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And they have high expectations when it comes to how technology performs. They expect a seamless experience across digital platforms, responsive support reps and near-zero downtime.

How Can Brands Reach Millennials?

By now it should be clear that millennials need to be engaged on their own terms. Here are a few quick tips on how to successfully market to this audience:

Think beyond traditional advertising: Millennials are the most tech-savvy generation that advertisers have ever targeted. You should assume that every claim you make, every banner headline you write, will be researched and checked against their social networks.

Be where they are: Don’t rely on your own website. You need a presence and a strategy for the social networks where millennials spend their time. If you build it, they won’t necessarily come. Go to them.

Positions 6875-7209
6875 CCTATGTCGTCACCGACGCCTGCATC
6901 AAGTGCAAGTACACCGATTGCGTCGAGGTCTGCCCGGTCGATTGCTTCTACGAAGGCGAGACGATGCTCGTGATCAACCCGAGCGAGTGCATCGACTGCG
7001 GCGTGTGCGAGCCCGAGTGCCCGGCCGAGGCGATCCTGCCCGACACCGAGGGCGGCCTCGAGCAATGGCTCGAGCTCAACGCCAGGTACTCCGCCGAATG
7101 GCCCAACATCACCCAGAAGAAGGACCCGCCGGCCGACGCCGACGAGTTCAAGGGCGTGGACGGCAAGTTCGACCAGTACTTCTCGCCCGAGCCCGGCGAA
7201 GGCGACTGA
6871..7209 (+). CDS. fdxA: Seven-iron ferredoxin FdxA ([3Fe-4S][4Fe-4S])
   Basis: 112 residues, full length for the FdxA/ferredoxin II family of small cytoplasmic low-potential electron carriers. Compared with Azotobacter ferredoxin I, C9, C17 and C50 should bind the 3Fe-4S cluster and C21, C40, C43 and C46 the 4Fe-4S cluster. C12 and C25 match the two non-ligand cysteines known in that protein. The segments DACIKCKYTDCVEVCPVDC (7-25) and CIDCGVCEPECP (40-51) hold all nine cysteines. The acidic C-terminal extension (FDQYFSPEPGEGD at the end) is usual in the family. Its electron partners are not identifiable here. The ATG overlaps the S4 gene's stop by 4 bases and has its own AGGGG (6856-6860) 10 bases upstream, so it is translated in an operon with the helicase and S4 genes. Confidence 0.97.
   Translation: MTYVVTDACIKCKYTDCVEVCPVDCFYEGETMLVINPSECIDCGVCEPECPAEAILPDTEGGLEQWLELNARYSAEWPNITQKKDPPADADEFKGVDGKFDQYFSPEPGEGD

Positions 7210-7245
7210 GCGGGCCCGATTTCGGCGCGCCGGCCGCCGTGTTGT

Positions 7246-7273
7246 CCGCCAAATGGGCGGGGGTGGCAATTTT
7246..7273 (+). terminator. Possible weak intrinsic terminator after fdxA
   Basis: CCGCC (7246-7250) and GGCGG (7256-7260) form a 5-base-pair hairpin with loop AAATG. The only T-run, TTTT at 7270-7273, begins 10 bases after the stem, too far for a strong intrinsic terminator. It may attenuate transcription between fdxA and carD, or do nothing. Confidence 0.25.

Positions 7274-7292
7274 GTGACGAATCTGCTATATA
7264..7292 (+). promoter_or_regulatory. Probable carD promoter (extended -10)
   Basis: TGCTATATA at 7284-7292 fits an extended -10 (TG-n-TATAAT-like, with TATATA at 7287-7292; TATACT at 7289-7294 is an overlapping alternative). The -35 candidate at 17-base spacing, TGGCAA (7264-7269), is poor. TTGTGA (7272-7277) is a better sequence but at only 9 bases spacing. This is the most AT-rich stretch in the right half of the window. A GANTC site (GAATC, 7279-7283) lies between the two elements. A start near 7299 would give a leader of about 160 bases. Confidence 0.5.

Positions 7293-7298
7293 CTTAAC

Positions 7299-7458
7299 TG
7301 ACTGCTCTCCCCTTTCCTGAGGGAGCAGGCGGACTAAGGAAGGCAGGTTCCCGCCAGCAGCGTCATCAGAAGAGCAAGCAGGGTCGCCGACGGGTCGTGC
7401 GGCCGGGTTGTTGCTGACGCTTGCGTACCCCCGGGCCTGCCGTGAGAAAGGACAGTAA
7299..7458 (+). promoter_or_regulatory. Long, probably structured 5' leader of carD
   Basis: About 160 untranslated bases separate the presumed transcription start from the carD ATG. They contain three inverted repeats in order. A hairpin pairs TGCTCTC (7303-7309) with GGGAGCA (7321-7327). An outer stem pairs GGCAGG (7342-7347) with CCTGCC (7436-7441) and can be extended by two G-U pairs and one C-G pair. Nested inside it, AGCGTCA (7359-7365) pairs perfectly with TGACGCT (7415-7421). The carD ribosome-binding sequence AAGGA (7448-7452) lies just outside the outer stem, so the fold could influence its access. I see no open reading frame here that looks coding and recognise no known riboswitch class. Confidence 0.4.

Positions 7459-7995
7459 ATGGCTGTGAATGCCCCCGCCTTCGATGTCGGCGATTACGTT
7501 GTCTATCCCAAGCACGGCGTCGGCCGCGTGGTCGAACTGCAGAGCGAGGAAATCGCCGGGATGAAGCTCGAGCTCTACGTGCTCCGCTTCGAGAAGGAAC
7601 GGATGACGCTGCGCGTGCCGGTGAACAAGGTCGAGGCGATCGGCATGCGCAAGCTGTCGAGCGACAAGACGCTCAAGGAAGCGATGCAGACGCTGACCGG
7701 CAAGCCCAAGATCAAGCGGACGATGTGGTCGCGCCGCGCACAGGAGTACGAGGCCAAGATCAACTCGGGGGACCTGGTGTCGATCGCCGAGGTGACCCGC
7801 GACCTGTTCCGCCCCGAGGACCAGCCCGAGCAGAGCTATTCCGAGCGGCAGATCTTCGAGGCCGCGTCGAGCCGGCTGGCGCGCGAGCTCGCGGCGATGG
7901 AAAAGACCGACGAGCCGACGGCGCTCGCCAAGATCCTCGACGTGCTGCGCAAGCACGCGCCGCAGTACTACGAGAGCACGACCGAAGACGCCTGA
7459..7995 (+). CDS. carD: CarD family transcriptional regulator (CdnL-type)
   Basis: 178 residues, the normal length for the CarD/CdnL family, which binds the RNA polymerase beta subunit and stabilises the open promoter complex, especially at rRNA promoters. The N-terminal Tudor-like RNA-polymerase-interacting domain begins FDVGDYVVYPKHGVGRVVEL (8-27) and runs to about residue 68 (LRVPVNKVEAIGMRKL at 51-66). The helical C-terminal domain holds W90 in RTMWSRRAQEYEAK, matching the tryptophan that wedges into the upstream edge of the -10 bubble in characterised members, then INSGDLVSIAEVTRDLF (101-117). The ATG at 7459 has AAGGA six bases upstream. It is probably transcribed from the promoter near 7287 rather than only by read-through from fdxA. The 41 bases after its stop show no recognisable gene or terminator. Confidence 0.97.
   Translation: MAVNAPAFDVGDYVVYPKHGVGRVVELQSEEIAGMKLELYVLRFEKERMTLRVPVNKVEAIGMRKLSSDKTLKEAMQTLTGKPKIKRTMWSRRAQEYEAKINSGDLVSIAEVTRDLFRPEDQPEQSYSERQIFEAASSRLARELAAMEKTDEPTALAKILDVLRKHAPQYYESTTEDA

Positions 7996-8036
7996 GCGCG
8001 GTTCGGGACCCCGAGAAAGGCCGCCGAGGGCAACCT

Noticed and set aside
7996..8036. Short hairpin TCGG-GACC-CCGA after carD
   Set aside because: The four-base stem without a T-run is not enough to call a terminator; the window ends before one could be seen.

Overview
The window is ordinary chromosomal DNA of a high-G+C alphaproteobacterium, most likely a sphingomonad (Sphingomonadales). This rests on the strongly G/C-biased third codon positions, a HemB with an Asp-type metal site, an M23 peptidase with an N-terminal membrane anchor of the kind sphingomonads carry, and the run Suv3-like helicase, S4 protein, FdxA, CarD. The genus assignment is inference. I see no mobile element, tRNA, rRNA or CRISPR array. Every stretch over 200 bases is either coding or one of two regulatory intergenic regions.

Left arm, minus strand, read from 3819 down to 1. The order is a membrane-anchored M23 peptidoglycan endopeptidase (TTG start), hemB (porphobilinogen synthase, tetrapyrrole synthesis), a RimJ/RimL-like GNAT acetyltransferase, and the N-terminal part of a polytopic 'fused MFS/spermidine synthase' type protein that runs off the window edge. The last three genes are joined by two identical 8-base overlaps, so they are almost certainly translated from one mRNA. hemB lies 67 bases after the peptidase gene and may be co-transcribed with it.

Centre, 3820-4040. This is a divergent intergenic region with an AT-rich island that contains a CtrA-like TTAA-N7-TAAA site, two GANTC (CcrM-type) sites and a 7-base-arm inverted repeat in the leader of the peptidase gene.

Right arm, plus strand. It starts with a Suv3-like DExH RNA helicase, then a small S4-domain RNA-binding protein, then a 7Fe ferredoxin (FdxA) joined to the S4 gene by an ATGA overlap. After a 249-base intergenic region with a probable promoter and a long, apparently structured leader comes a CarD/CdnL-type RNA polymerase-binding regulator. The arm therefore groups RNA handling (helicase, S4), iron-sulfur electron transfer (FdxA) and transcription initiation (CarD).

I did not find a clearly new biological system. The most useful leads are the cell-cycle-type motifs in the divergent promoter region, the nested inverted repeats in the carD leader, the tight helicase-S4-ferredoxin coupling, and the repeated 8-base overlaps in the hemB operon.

Provide experiences: A recent New York Times article discussed the difficulty that the mattress industry was having targeting millennial customers (who tend to put off large purchases such as new mattresses). An industry publication recently recommended that mattress companies target this generation by sponsoring concerts and creating online quizzes. Festivals, challenges and contests are the kinds of engaging experiences millenials will remember. They still might not be ready to buy a mattress, but when the time is right, they'll remember your brand.